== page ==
The lifetime of a precision device is critically dependent on how
you treat it.
I've had good service from a cheap Harbor Freight caliper.
Problem is that the battery is always dead. Reviews suggest
that's a problem with many of the "less than top tier" devices.
I have to take out the battery when I'm not using it. I have more
than one, so it's not a single defective unit.
I wouldn't call it a serious problem if I used it a lot.
I don't, so it's always dead.
I can buy a lot of batteries for the $100 difference in price.
I'm far more likely to drop it than it failing because of bad
My Mitutoyo has an extra half-digit of readout. And the battery
is always working.
I like to verify what I say, so I turned on the Mitutoyo.
Battery dead! But I've had it three years. No idea
how old the battery was. Good enough.
Ditto, I got one from Amazon for ~$20.00 takes one SR44 Battery which
does not seem to last long. Came in a sturdy hard plastic case, accuracy
is very good. If I don't drop it, it should last my life time.
There are 3 basic types of direct-read calipers. Vernier, dial, and
digital. Vernier calipers use a vernier scale and have NO dial.
Digital calipers use an electronic digital readout and require
batteries. It also has NO dial. A dial caliper is completely
mechanical (NO battery), like the vernier, and the measurement is
converted, mechanically, to a dial with a rotating needle to indicate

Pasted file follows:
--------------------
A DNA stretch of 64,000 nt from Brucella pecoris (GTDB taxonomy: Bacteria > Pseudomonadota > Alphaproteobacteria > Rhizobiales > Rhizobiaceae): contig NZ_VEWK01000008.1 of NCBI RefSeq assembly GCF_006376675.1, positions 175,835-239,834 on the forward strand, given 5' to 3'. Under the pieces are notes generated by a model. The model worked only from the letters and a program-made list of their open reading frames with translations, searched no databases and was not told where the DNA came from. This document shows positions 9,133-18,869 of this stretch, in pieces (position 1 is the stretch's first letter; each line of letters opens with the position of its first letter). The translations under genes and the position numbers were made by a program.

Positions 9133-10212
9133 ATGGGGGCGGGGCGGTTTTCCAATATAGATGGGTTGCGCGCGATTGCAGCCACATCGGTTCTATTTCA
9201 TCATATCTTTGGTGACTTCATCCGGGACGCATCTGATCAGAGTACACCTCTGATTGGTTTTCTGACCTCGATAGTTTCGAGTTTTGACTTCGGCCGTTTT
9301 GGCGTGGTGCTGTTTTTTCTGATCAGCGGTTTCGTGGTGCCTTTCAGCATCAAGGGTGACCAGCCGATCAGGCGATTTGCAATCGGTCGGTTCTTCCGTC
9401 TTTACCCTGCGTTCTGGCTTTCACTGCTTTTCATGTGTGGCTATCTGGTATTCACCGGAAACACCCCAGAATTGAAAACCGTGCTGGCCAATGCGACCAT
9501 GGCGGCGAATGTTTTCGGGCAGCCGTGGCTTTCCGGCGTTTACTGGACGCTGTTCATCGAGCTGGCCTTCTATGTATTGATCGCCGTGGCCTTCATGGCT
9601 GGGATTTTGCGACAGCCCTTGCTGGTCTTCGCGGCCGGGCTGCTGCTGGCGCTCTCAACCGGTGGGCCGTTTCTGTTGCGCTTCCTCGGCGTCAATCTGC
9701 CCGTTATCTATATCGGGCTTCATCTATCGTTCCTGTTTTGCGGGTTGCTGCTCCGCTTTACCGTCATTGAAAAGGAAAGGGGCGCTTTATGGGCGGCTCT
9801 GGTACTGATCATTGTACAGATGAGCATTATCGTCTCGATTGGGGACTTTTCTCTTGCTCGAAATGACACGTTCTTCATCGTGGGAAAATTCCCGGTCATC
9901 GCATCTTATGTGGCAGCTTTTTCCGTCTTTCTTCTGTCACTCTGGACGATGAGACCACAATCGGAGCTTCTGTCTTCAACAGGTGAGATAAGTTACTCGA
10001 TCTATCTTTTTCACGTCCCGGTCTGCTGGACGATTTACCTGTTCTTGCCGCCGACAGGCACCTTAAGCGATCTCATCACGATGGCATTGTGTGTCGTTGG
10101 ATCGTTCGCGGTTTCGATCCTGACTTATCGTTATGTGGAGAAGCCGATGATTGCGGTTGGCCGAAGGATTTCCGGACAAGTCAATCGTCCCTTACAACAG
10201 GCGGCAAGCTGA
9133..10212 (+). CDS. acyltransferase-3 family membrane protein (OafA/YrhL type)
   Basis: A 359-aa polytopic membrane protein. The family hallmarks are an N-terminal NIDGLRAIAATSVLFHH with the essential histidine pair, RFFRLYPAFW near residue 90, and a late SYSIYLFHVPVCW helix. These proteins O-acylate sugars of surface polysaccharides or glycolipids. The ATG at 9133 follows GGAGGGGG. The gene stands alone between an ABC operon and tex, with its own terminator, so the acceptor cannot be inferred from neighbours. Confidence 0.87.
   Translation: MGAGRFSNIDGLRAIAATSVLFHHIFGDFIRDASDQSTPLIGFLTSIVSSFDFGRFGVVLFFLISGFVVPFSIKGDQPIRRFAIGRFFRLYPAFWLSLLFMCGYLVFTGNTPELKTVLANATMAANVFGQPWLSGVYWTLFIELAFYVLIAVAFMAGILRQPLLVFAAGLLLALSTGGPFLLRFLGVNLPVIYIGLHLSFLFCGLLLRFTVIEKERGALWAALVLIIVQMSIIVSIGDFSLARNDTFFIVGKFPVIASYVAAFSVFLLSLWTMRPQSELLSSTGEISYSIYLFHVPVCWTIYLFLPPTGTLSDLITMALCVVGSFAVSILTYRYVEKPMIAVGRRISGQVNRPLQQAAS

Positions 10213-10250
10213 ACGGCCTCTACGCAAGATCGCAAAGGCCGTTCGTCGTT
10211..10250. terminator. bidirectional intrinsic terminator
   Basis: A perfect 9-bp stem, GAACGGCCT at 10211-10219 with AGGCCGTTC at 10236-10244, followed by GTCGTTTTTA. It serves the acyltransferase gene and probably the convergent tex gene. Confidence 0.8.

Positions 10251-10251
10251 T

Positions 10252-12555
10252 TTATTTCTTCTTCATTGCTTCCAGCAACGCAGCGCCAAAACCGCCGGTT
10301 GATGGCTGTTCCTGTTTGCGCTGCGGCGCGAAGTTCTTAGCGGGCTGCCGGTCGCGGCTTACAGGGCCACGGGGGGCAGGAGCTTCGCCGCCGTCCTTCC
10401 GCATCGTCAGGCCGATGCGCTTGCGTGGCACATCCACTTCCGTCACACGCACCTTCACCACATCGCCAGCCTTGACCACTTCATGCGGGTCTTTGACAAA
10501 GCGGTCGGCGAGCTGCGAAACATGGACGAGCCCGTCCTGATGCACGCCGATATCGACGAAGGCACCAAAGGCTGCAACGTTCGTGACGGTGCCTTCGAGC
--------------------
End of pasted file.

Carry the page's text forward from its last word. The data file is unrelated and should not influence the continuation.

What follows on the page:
The only folks still making professional quality dial calipers are
Starrett, Mititoyo, and Brown & Sharp. None are cheap. My best dial
caliper is an old B&S. I was not aware they were still being made,
....you might also look for Scherr-Tumico brand. Not sure they still
Vernier and digital calipers have NO dial, but are usually much
cheaper. My first set of calipers were vernier. Accurate enough, but
almost impossible to read when one's eyesight starts to go. I've also
seen all-plastic vernier and digital calipers. I'd avoid these.
Quality dial calipers can still be had, but they are not cheap. I've
seen cheapo (specially plastic) digital and vernier calipers for under
You might look at General Tool. They can be found in most US store
chains, like True Value, Walmart, etc. Relatively inexpensive tools,
but usually of decent usable quality. I think my first vernier
calipers might have been General Tool. They were fine when I
had 20-something eyes. ;)
nb --geezer mechanic/machinist
But, of course. Rotary phones are good for
I'll paraphrase a joke someone on this list
wrote: I hollered at a bunch of misbehaved
kids and told em to stop. They just stood
there and kept blinking.
I keep a set of the cheap plastic ones in the car, and in the shop; they
come in handy for quick measurements, or for going to the yard to buy
Of course I have a digital set (accurate to 0.0005) in the shop for when
I need the accuracy, and for layout.
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